DAVID CAMERON has come under pressure to sack a Tory who praised the leadership of Ian Smith, the white minority leader of Rhodesia, who died last week.
Richard Willis, a councillor in Reading, Berkshire, who is on the list of Conservative candidates for the next general election, said on a website that Smith had been a “great and wise” leader whose rule had been “benign and successful”.
In comments on the politicalbetting.com website Willis defended Smith’s record and insisted there was nothing “inherently evil” about the all-white administration.
He wrote: “I refuse to submit to the prevalent ideology that a government that delivers stability and economic success is inherently evil just because the elite were of a racial minority. Rhodesia was the breadbasket for southern Africa under his wise leadership.” The statements, penned under the tag “Rik W”, drew a furious reaction from other users, who condemned him for supporting a “vile white supremacist”. Willis derided the criticism as “silly leftist responses”.
Sounds fair enough.
Yesterday he stood by the comments. Although apartheid was “indefensible”, Smith’s Rhodesian Front had been “infinitely” preferable to Mugabe’s regime.
He said: “You cannot judge governments of the past by 21st century standards. Ian Smith led a government that actually had people migrating to the country.”
Peter Hain, the cabinet minister who led the campaign against apartheid in the 1970s, said: “As someone who campaigned actively against Ian Smith’s racist, white minority tyranny I am disgusted by these comments. Yet again we see racism remains embedded in the Tory grassroots.”
What I really want to know is, what is a cabinet minister doing kicking up a fuss about the remarks of an obscure provincial councillor? Doesn't Peter Hain have anything better to do? Like jumping under a bus, for example?
As for Mr Willis's comments: well, if saying that Rhodesians/Zimbabweans, of whatever race, were better off under Ian Smith than they are under Robert Mugabe makes you some kind of evil white supremacist bigot, then Peter Hain had better apply that label to Paul Themba Nyathi of the Zimbabwean Movement for Democratic Change, who having fought against Smith's government in the 1970s, now says that life in his Rhodesia was "a paradise" when compared with life in Mugabe's Zimbabwe. And RW Johnson, the Sunday Times journalist who reported Mr Nyathi's comments, will also have to go down in the records as an unrepentant thought criminal, since he wrote that:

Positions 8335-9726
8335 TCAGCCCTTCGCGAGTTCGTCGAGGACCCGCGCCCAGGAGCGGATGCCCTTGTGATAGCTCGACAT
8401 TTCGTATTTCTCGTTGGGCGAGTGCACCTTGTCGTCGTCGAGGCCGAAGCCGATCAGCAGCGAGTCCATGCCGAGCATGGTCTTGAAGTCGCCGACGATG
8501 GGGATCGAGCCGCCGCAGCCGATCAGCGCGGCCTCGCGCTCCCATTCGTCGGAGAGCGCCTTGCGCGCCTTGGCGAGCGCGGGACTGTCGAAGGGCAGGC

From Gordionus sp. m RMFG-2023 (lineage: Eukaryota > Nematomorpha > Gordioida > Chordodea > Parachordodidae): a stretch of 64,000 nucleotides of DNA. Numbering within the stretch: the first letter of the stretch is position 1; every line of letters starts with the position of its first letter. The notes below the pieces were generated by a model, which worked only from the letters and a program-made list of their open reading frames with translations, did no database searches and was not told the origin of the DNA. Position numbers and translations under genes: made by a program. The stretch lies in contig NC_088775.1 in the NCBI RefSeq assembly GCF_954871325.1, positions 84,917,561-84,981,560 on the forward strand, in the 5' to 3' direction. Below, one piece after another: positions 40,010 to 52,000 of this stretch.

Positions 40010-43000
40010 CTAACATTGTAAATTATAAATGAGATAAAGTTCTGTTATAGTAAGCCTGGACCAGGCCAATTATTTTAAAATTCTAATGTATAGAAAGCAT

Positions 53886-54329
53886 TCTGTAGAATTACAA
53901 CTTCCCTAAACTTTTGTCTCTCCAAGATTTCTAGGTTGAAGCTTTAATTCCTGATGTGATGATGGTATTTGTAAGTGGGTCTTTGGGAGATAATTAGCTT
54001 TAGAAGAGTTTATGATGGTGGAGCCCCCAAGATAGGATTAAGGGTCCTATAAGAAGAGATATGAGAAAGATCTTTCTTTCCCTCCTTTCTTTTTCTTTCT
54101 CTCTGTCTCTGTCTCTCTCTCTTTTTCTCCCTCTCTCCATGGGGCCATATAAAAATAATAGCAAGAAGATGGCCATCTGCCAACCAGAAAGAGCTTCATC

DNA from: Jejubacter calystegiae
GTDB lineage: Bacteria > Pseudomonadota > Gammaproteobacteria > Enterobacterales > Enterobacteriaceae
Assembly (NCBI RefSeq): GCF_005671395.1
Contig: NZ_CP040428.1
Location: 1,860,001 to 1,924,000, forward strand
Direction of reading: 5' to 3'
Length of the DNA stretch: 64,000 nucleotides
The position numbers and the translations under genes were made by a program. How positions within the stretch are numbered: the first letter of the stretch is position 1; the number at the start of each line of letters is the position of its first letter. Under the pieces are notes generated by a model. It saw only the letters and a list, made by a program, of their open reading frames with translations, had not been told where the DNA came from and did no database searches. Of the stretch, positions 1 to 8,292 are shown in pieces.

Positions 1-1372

...everything then was better for Africans than it is now – education, healthcare, standard of living, life expectancy and employment.Was Ian Smith's administration perfect in every way? No. But it was very far from being the worst government that Africa has ever seen, and it was a damn sight better than the administration that followed. Sadly, Ian Smith has, like Enoch Powell, been declared a heretic by the liberal-left, and anyone who has anything vaguely positive to say about him will receive the same designation, regardless of such irrelevancies as the facts.
And, since Peter Hain raised the issue of "racism", I would also point out that Ian Smith did not preside over an extremely successful campaign of ethnic cleansing. Robert Mugabe has done:
The last vestiges of the people that Ian Smith pledged to protect, the white Rhodesians, are being swept away. From their peak of 300,000, there are barely 20,000 whites, mostly the elderly, in Zimbabwe today...Where, I wonder, is Peter Hain's "disgust" regarding this? Where is the condemnation of the leftists who were so quick to attack Richard Willis?
Update: In the comments, Mexicano points out that white Zimbabweans were not the first group to be ethnically cleansed in Mugabe's Zimbabawe. Mugabe also presided over the massacre of about 30,000 Matabele tribesmen in the early 1980s. Again, Ian Smith did not tend to go in for that kind of thing.